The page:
“This entire process runs like a well-oiled machine.”

“I’ve never been through something like this before, where it all goes so quick.”

“Everybody is very nice here.”

As they came in for their COVID-19 vaccination shots on Old County Road, people were appreciative. Their year-long anxiety must have felt like a boil about to be lanced with a vaccine needle.

The vaccine manager, a soft-spoken and kind man, explained to us volunteers Johnson & Johnson was the only vaccine available that day. He warned us there may be folks who, for whatever reason, will refuse the J+J vaccine. If we ran into this situation, we were to call the manager to explain it.

Everyone seemed relieved to be getting their first shot. Well, almost everyone.

“How are you this morning, sir?” I asked a tall, large middle-aged man about 60 years old, his arms folded across his chest and looking the other way.

He didn’t answer. I thought he might have forgotten to put in his hearing aids.

A registration lane opened, so I directed him to it.

“Sir,” I said louder. “Line 3 is…” He took off before I finished my sentence. I noticed he blew by the registration clerk.

Why would he act like all this is an inconvenience? The entire process takes perhaps 30 minutes. It costs nothing and he won’t take up ventilator space in an ICU. Geez.

“I am so excited to get my shot so I can entertain again,” a lady said.

“You mean you want to party, don’t you?” I asked.

In her flowered muumuu, she did a shake-a-shake-a dance, hands high in the air with her registration form. She was perfect timing for my lowered spirits after interacting with the fellow before her.

“There are too many people here in such a small space,” complained one middle-aged woman. “And I can’t believe there are no available bathrooms.” No comforting words from me helped this lady, her mouth growing as tight as a zippered storage bag, holding her crumpled registration papers in a clenched fist.

By mid-morning, my back was tired, and I hoped to be spelled for a few minutes to sit and have a drink of water. But there were so many people coming in at once, it wasn’t possible. Every other volunteer was as busy coordinating the flow of patients.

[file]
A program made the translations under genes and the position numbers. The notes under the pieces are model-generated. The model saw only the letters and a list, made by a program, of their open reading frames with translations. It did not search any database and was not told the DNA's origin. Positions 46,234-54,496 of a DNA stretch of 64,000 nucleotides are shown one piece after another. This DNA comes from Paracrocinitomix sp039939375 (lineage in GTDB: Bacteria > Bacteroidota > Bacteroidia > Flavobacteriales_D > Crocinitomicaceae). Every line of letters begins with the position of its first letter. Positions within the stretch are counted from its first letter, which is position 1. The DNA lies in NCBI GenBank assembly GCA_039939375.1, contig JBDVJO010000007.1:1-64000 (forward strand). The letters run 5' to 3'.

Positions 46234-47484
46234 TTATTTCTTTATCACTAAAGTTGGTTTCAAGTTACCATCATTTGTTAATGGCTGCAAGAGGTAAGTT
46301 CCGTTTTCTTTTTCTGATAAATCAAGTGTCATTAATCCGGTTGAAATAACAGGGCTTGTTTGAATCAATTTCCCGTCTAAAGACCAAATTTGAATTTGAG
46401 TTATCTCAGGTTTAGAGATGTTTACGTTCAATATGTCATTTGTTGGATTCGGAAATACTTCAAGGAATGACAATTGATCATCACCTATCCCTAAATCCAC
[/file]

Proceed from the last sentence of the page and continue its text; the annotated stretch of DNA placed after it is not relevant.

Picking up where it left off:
Sometimes I had to prod people to move forward a little to help shorten the line. One woman did so, but she was hesitant.

“I don’t bite,” I said.

“You mean you don’t bite in the mornings,” she responded with a sly smile.

A middle-aged couple asked if they could register together.

“Are you married?” I asked. “Hey, did I just see you hesitate?” I joked with the husband.

“No, but I did,” smirked his wife.

Of the hundreds of patients who I saw at the beginning of their vaccination process, no one complained about getting J+J. Rather, they were some of the happiest folks I saw that morning; it was as if they had won the lottery.

“Yay!” said several, arms raised like a marathoner crossing the finish line.

“This is fantastic!” exclaimed others.

A brother and sister came in together, both in their early twenties, he in a simple t-shirt, and she in a plain dress. He registered first, and his sister spoke to me in the meantime.

“I worry about my brother. He has a medical issue with his eyes, and I hope the J+J vaccine is safe for him,” she said. I assured her I had heard nothing to the contrary, and everyone before her was excited about receiving it. She seemed glad to hear this.

After my shift, I came home a little dehydrated and with a sore back. I had stood for almost five hours, something I hadn’t done since being in the military decades ago. I didn’t have time to find drinking water, nor could I desert my post to look for it. Chairs to sit on for a moment or two were for patients, not staff or volunteers.

“Hey, I have a couple of complaints,” I could have said to the vaccine manager. “I had no water nor a place to sit for a few moments, and there was no way for me to leave my post because of the lines of people. What gives?”

If the manager were a natural skeptic, like I am, he might wonder if I complained at home about not having certain comforts available when I wanted them. Did I hope to find the process of vaccination volunteering to be as perfect as I always thought of myself to be?

Nah. Bring on hundreds of anxious people to be vaccinated, and I will live with a slightly sore back and mild thirst for hours every time.

Mike Skinner is a writer who lives in Tenants Harbor. Skinner was a medic in the U.S. Army, a hospital executive, and a college educator. He is the author of “My Life as a Non-Valedictorian,” available through Maine Authors Publishing.

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